State House Sound Bites

Capitol reporter Katie Meyer covers Pennsylvania politics and issues at the Pennsylvania state capitol.

Lawmakers resume UC fight, begin moving legislation

Written by Katie Meyer, Capitol Bureau Chief | Jan 24, 2017 2:32 AM
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Protesters largely affiliated with SEIU Local 668 pour down a Capitol escalator on a march through the building. (Photo by Katie Meyer/WITF)

(Harrisburg) -- As the state legislature reconvenes for its new session, a lot of last year's unfinished business is bubbling back up.

One of the most contentious issues is the standoff between Governor Tom Wolf and Senate Republicans over funding for the state's unemployment compensation program.

It's a conflict with wide-ranging effects, as evidenced by the stream of purple-clad union ralliers who marched through the Capitol Monday, imploring lawmakers to restore the UC money.

Many of the demonstrators had been among the over 500 people laid off from their state jobs when the Senate GOP decided not to vote to extend the program's dedicated funding stream in November.

The chamber cited concerns about financial irresponsibility in the decision.

Democratic Representative Peter Schweyer of Lehigh County begs to differ. He's sponsoring a new version of the funding bill.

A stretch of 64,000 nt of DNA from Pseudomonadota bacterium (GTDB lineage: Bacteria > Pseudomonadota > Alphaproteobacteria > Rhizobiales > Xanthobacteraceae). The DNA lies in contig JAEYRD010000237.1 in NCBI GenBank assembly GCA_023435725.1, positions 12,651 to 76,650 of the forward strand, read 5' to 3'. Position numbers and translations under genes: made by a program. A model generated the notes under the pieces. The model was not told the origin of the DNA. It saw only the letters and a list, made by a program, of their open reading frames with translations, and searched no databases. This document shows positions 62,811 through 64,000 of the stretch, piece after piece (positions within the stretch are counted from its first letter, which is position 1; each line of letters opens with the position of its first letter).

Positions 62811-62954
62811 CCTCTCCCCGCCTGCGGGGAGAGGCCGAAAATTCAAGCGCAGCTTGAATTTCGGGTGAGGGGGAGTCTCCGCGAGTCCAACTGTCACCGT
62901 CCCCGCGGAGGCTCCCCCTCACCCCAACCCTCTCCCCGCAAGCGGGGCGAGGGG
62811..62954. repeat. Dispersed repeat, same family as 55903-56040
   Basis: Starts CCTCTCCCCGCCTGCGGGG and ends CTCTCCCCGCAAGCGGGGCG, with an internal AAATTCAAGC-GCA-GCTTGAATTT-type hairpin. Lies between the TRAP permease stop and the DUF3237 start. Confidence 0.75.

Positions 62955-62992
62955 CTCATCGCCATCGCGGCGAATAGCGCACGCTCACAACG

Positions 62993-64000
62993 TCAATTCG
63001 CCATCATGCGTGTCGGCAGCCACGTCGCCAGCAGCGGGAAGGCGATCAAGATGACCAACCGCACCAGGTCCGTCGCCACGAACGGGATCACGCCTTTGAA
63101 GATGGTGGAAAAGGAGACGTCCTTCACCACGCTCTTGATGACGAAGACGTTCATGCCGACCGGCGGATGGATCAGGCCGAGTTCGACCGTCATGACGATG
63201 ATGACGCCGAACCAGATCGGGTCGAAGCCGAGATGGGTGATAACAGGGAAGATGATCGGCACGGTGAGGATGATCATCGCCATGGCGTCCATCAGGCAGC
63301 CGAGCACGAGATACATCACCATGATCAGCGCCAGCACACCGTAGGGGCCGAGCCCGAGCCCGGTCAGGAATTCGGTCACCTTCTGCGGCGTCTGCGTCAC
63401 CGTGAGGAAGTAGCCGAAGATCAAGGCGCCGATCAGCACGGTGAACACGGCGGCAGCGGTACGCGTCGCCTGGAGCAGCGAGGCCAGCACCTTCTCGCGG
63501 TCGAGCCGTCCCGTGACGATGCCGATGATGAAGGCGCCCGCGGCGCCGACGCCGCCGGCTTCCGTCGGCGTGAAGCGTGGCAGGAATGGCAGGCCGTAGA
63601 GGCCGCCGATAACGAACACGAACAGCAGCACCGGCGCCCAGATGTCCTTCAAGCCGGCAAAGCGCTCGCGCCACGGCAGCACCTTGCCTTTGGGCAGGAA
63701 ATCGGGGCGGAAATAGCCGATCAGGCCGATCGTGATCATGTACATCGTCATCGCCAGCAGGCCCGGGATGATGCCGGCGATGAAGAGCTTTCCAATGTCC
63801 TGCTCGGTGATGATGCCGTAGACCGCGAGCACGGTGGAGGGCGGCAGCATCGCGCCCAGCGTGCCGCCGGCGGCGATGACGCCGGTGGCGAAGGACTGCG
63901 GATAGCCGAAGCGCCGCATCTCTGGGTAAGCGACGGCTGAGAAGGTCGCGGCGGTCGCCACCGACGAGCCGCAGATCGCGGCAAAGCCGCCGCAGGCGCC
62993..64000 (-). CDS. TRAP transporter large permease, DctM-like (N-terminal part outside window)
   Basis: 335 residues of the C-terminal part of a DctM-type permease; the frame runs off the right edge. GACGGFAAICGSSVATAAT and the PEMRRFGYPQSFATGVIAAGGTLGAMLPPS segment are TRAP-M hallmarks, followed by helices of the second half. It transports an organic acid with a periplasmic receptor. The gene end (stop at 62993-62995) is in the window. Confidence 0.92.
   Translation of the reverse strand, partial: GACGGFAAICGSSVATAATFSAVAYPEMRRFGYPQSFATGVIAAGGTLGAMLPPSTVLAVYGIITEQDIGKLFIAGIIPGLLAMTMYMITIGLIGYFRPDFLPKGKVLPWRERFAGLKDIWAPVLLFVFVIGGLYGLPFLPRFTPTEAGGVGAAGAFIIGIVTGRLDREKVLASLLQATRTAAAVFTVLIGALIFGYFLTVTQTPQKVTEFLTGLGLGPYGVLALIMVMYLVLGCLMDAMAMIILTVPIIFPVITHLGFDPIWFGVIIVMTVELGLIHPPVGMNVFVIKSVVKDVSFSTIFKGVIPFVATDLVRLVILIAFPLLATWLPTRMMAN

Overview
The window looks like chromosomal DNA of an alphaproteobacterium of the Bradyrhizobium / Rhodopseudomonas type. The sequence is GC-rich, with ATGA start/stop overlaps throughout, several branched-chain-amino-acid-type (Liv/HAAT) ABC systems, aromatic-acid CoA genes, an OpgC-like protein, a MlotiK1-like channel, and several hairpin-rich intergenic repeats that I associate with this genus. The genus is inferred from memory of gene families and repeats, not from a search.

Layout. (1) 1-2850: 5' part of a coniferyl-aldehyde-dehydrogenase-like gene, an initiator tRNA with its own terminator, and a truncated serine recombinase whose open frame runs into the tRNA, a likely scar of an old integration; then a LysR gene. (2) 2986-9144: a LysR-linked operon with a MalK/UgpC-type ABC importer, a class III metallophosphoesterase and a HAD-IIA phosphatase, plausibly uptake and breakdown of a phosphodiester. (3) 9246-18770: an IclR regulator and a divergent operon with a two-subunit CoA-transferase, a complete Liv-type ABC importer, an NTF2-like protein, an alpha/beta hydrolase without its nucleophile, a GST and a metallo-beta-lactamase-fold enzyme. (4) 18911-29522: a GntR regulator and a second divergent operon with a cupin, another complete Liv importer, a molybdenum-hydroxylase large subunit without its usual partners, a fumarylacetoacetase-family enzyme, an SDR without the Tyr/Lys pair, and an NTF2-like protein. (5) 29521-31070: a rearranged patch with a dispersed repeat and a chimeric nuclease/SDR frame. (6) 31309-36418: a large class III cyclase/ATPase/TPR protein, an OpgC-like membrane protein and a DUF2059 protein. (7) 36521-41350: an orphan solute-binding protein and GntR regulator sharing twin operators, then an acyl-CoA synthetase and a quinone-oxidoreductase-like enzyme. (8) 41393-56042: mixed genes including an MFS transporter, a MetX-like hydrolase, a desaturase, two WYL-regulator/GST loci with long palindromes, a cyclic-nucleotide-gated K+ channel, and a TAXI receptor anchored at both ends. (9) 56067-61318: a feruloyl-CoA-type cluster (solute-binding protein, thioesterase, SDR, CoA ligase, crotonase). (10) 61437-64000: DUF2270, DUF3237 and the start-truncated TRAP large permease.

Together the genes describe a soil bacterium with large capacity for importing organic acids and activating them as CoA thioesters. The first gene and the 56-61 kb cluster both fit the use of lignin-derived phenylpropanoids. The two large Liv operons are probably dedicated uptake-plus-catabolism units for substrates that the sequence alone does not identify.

"It's exactly the same as what we passed last year," he said of the new legislation. "A one-year extension using the unemployment compensation funds that we're legally allowed to use for the operation of the system."

It, and a companion bill in the Senate, have so far been referred to their respective Labor and Industry committees.

With Republicans holding significant majorities in both chambers, the Democrats won't have much legislative sway on the issue.

House Minority Leader Frank Dermody said he's expecting considerable support for the bill from the House GOP, as the body overwhelmingly supported the bill last session.

Senate Republicans have indicated they may hinge their decision on an audit of the program currently being undertaken by the Auditor General.

That's not expected to be finished until April.

Published in News, State House Sound Bites

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